Later, walking the trails, I recognize the voices of each of our feathered friends. The sweet voice of the shy Nuthatch and Goldfinch, the cheery Robin, the Towhee’s call and the hawk overhead; the raucous Evening Grosbeak flock that comes daily for breakfast and stays all day long. The whir of the hummingbirds in the fields, the Canada Geese overhead, the wren calling from a brush pile, beautiful song sparrows, the inevitable Stellar Jay’s shrill alarm, the noble Eagle, crow and raven, owls and doves…we are never alone here.
As I write, we have classical music playing, but the sound of the communal bird choir pervades the house as constant background music. When I open the French doors to the deck, I know it will be just like walking into the crescendo of nature’s composition- the voices of all nations raised as One.
We love living life with the birds; being part of the flock and being shown such a beautiful way to live in peace with acceptance, trust, and play, encouraging us to bring our own beauty and song – our gifts- to enhance other’s experience on Earth.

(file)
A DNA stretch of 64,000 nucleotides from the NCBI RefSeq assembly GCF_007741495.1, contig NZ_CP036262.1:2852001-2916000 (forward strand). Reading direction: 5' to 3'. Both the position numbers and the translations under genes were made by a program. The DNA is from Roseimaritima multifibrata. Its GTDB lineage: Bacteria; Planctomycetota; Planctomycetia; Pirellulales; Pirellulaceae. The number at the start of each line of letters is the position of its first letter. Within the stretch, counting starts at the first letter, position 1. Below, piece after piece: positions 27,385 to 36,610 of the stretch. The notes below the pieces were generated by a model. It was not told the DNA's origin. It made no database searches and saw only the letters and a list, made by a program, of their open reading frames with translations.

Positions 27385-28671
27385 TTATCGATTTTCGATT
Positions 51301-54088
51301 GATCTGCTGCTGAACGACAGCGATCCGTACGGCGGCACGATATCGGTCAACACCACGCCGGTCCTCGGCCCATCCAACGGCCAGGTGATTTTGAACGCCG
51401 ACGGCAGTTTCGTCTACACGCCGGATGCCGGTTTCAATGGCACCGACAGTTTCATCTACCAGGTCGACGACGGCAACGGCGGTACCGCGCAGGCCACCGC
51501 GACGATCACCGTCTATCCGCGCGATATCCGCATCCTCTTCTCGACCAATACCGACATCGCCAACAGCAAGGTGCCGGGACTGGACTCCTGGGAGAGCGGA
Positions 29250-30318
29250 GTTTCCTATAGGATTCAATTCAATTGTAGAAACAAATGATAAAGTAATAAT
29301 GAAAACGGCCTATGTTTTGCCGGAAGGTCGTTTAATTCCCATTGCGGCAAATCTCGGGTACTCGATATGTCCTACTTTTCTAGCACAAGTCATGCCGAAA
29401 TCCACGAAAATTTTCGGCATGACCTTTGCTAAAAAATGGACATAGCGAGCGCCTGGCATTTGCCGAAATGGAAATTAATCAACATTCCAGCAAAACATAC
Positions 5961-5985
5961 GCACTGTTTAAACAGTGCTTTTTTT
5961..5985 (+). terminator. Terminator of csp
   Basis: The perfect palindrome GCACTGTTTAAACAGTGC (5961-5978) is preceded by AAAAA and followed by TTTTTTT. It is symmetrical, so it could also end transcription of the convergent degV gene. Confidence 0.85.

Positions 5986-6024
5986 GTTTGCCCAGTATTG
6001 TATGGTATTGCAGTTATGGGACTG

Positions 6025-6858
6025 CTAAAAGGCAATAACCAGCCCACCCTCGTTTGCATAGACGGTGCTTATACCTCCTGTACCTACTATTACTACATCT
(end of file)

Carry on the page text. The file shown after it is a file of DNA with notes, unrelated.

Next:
Dirt therapy is one of the plans for guests at Adytum…those that are so inclined anyway. Grab a shovel and dig in! There’s always a flat of flowers to plant, or bulbs to set in the fall. There are always fir, cedar or pine seedlings to slip in as we reforest the land. And yes, we have lots of weeds too! Some which I’ve learned to eat, like my adventure with my first Stinging Nettle on the menu here a few weeks ago.
Whenever I get restless and out of sorts, when I’ve been working too hard and not having enough fun it’s my signal to get down and dirty -on my knees in raw earth, with Mother Nature. The old maples have made such loose, dark, rich soil here. Very fun to play in…yet getting past that initial “oh…I’m getting dirty” part is critical. Once that’s achieved, its childhood revisited from there on out.